The Scrum Guide was updated recently to make values an explicit part of the framework: commitment, courage, focus, openness, and respect. When these values are embodied and lived by the team, the Scrum pillars of transparency, inspection, and adaptation come to life and build trust for everyone. Is your team practicing them?
One of the twelve principles behind the Agile Manifesto is “Simplicity—the art of maximizing the amount of work not done—is essential.” Why is this principle called an art, while the others aren’t? And why should we maximize the amount of work "not" done? This article analyzes the importance of simplicity in agile projects.
Agile teams are supposed to take responsibility for how they work and how they learn. But what if you need to jump-start that learning? Agile transformation is about making this happen rather than waiting for it to happen. You need to get your team to learn the technical side of agile, and soon. Here are some effective approaches.
The ISO/IEC/IEEE 29119 has defined a set of requirements for testing software. As a member of the ISO working group, Jon Hagar wants you to know the basics and why testing teams should consider this recommendation.
In this FAQ column, Claire Lohr discusses the International Software Testing Qualifications Board's (ISTQB) syllabi for topics related to software testing and it's application and usage among those who perform some aspect of testing.
In this FAQ column, Arlen Bankston defines the roles of Scrum and kanban and describes how the two agile methodologies can be complementary, each ideal for different situations, or blended to achieve the desired outcome.
Software vendors are making extraordinary efforts to protect the installation and use of apps, but have they gone too far? Preventing software piracy can have an adverse effect on genuine users. Software licensing technology, according to Steve, needs to strike the best balance of protecting the asset while trusting the customer.
While Information and Communication Technology (ICT) accessibility for a wider spectrum of users—including the blind—and their interfaces is being required by law across more jurisdictions, testing for it remains limited, naïve, and too late. The consequences of staying ignorant include...
With corporate data breaches occurring at an ever-alarming rate, all levels of organizations are struggling with ways to protect corporate data assets. Rather than choosing one or two of the many options available, Michael Jay Freer believes that the best approach is a combination of tools and practices to address the specific threats. To get you started, Michael Jay introduces the myriad of information security tools companies are using today: firewalls, virus controls, access and authentication controls, separation of duties, multi-factor authentication, data masking, banning user-developed MS-Access databases, encrypting data (both in-flight and at-rest), encrypting emails and folders, disabling jump drives, limiting web access, and more. Then, he dives deeper into data masking and describes a powerful data-masking language.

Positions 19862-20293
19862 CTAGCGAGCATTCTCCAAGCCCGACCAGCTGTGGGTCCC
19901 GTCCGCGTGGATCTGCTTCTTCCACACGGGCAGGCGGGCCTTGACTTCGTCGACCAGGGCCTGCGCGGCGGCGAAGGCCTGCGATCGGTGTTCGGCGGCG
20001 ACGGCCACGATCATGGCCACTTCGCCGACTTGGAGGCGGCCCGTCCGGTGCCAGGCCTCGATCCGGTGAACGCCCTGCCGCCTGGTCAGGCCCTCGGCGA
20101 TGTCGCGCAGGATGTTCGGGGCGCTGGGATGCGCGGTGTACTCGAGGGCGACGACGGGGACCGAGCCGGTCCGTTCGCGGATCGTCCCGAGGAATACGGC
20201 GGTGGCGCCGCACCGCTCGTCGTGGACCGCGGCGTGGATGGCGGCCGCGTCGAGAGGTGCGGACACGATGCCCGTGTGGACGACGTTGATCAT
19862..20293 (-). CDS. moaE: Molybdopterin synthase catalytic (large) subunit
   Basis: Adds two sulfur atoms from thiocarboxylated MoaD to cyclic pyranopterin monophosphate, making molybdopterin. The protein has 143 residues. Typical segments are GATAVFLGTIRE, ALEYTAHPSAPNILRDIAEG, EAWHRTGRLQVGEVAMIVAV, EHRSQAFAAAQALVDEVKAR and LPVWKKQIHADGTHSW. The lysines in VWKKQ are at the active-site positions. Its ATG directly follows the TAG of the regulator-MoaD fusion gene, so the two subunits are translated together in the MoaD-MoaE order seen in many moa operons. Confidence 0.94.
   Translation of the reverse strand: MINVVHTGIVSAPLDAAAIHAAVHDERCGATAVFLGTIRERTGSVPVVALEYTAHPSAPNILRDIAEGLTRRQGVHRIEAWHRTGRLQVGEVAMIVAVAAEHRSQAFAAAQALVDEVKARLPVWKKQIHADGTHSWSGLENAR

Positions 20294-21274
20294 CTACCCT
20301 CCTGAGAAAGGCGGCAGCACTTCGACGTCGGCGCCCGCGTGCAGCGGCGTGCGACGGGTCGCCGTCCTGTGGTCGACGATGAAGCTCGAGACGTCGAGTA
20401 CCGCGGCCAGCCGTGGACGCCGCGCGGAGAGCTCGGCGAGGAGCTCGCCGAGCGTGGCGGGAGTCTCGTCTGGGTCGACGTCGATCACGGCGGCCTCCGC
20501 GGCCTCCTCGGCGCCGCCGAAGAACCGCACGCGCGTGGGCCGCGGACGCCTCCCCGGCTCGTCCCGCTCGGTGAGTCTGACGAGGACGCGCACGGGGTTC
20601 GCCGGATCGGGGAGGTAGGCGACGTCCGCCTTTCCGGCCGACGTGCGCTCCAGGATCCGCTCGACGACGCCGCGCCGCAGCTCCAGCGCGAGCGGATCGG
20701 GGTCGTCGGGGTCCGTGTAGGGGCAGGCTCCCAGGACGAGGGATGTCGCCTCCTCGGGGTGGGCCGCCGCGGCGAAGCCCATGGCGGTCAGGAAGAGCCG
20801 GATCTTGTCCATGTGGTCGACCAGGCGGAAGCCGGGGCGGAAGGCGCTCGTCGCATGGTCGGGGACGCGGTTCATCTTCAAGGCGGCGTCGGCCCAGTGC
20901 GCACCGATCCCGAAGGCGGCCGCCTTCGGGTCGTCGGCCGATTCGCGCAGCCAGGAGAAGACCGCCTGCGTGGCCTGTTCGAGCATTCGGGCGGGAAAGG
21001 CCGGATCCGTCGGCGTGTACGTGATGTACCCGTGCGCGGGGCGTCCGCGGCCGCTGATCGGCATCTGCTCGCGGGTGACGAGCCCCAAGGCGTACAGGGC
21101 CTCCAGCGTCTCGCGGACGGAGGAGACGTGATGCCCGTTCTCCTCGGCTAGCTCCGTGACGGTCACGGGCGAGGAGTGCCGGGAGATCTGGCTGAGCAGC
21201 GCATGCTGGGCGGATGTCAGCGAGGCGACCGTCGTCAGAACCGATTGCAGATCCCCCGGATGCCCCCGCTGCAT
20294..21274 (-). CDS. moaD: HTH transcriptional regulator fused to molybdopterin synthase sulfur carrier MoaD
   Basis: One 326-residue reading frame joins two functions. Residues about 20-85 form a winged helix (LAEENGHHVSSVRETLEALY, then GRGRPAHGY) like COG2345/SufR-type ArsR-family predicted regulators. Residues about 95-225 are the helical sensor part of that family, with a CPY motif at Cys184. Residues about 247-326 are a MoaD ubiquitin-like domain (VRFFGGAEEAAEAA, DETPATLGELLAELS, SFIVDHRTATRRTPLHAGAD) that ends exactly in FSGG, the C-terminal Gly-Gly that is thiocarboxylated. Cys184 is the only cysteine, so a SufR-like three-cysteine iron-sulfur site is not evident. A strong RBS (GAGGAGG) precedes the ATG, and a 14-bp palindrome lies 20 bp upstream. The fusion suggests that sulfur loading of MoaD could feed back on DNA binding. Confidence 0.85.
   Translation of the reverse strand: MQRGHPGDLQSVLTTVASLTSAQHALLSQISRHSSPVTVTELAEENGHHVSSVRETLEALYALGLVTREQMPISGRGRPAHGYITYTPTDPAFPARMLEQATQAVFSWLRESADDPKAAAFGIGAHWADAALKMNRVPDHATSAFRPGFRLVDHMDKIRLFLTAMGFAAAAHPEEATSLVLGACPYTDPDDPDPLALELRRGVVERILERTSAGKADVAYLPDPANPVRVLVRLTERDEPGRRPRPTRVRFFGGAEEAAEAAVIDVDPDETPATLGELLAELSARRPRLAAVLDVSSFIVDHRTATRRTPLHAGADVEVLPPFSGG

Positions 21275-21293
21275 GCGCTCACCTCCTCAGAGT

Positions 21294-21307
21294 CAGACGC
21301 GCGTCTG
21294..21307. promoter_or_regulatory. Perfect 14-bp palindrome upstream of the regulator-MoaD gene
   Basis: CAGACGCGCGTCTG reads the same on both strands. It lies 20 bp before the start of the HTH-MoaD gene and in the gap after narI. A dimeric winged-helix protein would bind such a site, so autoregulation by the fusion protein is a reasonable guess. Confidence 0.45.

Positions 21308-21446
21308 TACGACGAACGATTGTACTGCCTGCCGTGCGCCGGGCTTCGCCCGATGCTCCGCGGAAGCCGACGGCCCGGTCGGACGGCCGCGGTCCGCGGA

Many software people look at creating great user experiences as a black art, something to guess at and hope for the best. It doesn't have to be that way! Jennifer Fraser explores the key ingredients for great user experience (UX) designs and shares the techniques she employs early-and often-during development. Find out how Jennifer fosters communications with users and devs, and works pro-actively to ensure true collaboration among UX designers and the rest of the team. Whether your team employs a formal agile methodology or not, Jennifer asserts that you need an iterative and incremental approach for creating great UX experiences. She shares her toolkit of communication techniques-blue-sky brainstorming sessions, structured conversation, and more-to use with different personality types and describes which types may approach decisions objectively versus empathetically.
Compared to traditional functional testing, security testing requires testers to develop the mindset of real attackers and pro-actively look for security vulnerabilities throughout the software development lifecycle. Using live demos, Frank Kim shows you how to think-and act-like a hacker. Rather than just talking about issues such as Cross Site Scripting (XSS), SQL Injection, and Cross Site Request Forgery (CSRF), Frank shows-live and in color-how hackers abuse potentially devastating defects by finding and exploiting vulnerabilities in a live web application. Find out how attackers approach the problem of gaining unauthorized access to systems. Discover the tools hackers have that you don't even know exist and how you can find critical security defects in your production apps. In this revealing session, you'll learn how to become a better tester and find serious security vulnerabilities in your systems before the bad guys do.